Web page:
But additional data might be included in a private section of the chirp, accessible only to integrator functions and other distributed intelligence in the network that possessed the correct “key.” In our theoretical case, salinity or acidity might also be measured by the same sensor, but information on those parameters would be transported in proprietary private data segments within the same chirp packet as are the “generic” moisture readings.

Acting on Markers

Multiple intelligent agents may thus be acting on different strings within the chirp packet. The common propagator node operation may simply prune and bundle chirp streams into small data flows published to a wide variety of potential subscribers. Again, these subscribers may have the key to the proprietary additional data—or they may not.

In other specific propagator nodes, publishing agents may be biased by particular integrator functions to peer deeper into the private payload section and perform a more customized next level of routing and processing. This might include preferential routing to specific integrator function locations, “spoofing” by emulating round-trip acknowledgments locally, setting up specific forwarding bus timings or lower-level control loops, and so on.

Propagator Nodes Provide the “and”

In the early days, chirp-enabled devices will be the minority traffic on the Internet of Things. Simply because of the extensive installed base, large numbers of IP-equipped end devices will need to be accommodated as well. For that reason, many first-wave propagator node implementations will provide both chirp-ready and legacy IP connections such as Ethernet and Wi-Fi.

This emerging new class of hybrid devices will use chirp- and IP protocols interchangeably. These ambidextrous network elements will appear as two logically distinct devices, even if they are using the same transceivers (e.g., 2.4GHz unlicensed band radios). The added advantage of these IP-equipped devices is that they will also often have the processing power to house publishing agents, as required.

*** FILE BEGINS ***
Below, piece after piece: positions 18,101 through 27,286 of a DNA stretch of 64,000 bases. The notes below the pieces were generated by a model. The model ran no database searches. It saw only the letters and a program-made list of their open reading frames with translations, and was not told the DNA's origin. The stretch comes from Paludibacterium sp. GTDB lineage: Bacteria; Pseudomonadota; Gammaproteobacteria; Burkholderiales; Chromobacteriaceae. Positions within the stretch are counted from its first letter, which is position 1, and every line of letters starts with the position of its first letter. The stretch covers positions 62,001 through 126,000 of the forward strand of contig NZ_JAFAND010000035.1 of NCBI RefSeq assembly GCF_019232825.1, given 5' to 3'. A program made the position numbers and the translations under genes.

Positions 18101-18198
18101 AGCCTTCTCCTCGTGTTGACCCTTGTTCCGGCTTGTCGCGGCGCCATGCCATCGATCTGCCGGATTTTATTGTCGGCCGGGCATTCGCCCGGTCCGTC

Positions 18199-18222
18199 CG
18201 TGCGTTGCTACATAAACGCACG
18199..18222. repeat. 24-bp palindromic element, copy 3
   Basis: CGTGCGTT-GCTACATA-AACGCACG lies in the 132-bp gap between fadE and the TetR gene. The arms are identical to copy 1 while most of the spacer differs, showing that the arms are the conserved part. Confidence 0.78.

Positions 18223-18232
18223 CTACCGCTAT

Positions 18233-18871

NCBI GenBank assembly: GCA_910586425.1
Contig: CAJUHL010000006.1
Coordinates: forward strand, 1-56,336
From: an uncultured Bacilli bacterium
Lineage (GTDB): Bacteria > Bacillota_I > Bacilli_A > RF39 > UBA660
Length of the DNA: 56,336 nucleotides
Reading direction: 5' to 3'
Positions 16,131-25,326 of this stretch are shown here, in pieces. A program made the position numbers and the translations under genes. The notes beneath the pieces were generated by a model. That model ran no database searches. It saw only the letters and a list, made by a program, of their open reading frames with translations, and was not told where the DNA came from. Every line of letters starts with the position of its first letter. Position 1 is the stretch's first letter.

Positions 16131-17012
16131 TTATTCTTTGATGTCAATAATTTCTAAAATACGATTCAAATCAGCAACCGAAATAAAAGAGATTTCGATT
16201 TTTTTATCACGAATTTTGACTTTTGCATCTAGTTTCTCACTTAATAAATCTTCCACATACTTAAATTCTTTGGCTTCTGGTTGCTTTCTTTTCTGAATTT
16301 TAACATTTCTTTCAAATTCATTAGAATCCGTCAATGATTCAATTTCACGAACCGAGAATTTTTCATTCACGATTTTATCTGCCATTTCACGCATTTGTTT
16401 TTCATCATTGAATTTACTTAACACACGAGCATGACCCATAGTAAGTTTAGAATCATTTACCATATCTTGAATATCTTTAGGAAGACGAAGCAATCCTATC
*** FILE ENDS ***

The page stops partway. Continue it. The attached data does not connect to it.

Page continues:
The input of these devices will be of three possible types as shown in Figure 8-2. Some IP packets will be the unmodified legacy IP streams from traditional devices. A second possible type (as noted in the sidebar “Chirps in IP Packets? Why?”) will be encapsulated chirp streams within IP packets, intended for big data servers that are not yet fully chirp-aware. And a third class will be native emerging IoT architecture chirp data streams. This latter packet type will be intended specifically for chirp-aware integrator functions. Depending on the needs of the servers at the final destination, the transition propagator node will aggregate small data flows of chirp streams into IP packets or will simply pass them through legacy IP packets.
Figure 8-2.

Hybrid transition propagator nodes will handle legacy IP traffic, encapsulated chirp traffic, and native IoT chirps aggregated into small data streams

As noted elsewhere, there will be many different packaging options for propagator nodes, including some with integrator functions on board that might handle some analysis and control tasks for their associated chirp end devices.